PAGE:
“The Omicron form is developing at a rapid pace throughout Europe,” according to French Prime Minister Jean Castex, “and will likely become dominant in France by the start of next year.”
He spoke barely hours before France imposed tight travel restrictions on British people entering the country on Friday. The UK has been the hardest struck in the region so far, with about 15,000 confirmed Omicron infections as of Friday. Across the continent, health experts are prepared for a flood of diseases.
In an attempt to stem the tide, administrations in Germany, Ireland, and the Netherlands announced additional limitations on Friday.
According to the most recent EU statistics, there have been around 89 million instances of COVID and 1.5 million fatalities as a result of it.
However, Germany’s Health Minister, Karl Lauterbach, told reporters on Friday that “the country must prepare for a crisis that we have not yet faced in this form,” while the country’s public health agency identified France, Norway, and Denmark as high-risk countries due to increased infection rates. On Saturday, Germany reported around 42,000 new illnesses, down from 50,000 the day before.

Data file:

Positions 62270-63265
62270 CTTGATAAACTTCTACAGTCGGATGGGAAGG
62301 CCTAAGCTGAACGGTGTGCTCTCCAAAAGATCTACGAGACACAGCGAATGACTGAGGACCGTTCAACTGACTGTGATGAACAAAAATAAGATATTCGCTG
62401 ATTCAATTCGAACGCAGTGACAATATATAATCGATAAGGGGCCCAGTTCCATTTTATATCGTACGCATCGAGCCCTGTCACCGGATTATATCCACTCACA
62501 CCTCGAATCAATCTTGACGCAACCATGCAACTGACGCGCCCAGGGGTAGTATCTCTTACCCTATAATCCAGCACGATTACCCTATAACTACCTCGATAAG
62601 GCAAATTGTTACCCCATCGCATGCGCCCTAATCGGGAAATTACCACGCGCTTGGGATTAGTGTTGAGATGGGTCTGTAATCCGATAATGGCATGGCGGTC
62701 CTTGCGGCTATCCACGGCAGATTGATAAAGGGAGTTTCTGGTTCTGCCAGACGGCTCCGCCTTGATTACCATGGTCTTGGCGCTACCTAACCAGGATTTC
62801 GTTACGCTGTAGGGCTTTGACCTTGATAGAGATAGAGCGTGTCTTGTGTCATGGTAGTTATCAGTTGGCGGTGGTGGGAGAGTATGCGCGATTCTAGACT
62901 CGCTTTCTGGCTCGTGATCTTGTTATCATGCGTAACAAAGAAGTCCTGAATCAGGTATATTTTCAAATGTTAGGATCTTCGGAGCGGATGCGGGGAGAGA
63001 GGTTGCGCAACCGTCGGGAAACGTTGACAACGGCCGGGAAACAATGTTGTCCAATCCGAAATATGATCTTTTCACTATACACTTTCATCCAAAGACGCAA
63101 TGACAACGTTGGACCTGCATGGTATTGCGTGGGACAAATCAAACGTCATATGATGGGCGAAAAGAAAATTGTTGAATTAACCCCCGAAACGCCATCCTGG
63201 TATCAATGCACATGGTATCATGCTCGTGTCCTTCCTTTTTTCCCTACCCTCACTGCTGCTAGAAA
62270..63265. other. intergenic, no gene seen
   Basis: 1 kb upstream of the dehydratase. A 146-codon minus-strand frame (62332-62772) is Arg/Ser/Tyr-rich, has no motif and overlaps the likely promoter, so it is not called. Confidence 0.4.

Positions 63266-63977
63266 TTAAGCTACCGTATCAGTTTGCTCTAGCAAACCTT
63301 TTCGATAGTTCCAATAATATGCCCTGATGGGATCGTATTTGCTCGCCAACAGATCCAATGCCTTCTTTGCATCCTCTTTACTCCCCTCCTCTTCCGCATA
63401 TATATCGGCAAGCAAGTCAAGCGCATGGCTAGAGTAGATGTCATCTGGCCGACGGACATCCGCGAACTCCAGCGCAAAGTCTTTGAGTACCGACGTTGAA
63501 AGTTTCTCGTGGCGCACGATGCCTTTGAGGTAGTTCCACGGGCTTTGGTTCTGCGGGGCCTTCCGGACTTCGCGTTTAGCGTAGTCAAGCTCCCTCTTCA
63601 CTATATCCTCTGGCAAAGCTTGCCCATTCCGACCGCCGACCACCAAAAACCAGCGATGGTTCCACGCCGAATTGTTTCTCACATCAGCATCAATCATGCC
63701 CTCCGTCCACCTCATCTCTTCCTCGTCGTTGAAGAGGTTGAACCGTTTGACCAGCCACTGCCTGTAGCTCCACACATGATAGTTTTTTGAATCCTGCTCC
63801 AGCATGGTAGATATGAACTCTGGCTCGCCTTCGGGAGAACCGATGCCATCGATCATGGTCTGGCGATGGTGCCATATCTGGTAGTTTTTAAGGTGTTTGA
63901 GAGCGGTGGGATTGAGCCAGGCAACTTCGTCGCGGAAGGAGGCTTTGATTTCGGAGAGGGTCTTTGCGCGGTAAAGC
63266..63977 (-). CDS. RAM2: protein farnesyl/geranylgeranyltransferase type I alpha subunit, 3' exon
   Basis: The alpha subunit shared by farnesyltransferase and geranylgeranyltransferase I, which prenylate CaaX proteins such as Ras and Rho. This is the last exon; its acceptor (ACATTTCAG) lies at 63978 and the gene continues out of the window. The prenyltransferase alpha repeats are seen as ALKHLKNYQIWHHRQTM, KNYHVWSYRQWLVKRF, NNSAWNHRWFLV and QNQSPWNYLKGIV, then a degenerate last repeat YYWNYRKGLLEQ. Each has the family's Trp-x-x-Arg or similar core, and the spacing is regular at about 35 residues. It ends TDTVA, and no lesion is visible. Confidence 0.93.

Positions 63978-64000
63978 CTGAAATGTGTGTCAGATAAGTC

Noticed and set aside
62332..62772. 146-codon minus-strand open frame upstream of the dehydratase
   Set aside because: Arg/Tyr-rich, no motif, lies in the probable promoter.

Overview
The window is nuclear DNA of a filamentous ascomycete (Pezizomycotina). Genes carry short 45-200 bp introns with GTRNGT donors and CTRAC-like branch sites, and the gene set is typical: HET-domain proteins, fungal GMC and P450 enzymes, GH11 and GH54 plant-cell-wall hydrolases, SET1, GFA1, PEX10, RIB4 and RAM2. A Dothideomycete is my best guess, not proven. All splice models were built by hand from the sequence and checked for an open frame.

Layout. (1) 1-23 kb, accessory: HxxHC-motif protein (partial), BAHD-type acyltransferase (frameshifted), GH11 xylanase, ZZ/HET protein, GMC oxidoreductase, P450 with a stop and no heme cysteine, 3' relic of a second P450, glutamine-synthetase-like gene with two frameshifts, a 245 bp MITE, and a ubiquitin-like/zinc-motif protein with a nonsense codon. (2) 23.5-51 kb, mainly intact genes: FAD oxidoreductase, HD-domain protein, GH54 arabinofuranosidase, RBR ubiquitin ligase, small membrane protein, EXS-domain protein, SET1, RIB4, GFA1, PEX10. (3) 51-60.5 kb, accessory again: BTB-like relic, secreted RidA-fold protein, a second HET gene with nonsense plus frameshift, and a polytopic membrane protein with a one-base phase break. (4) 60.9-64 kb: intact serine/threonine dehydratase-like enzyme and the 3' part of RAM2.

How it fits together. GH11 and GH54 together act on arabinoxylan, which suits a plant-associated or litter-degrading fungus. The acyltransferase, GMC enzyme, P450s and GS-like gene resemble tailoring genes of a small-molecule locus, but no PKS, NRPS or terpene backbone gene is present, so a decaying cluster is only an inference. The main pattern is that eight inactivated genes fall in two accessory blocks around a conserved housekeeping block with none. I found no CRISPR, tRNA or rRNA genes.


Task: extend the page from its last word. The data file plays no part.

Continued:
The warnings came after the UK set a new record for COVID infections for the third day in a row, with over 93,000 illnesses, largely owing to Omicron.
At 23:00 GMT on Friday, France closed its borders to individuals travelling from the United Kingdom for business or vacation, with massive lines forming at the Port of Dover and Eurostar terminals as passengers rushed to enter before the ban took effect.
Meanwhile, Dutch health experts have urged that the country be placed under strict lockdown, according to local media.
Sports stadiums will be required to run at 50% capacity or have a 5,000-person attendance limit. With a limit of 100 guests, wedding celebrations will be allowed to last until midnight.
On Monday, Irish Deputy Prime Minister, Leo Varadkar said the government would announce financial measures to assist businesses affected by the new limitations.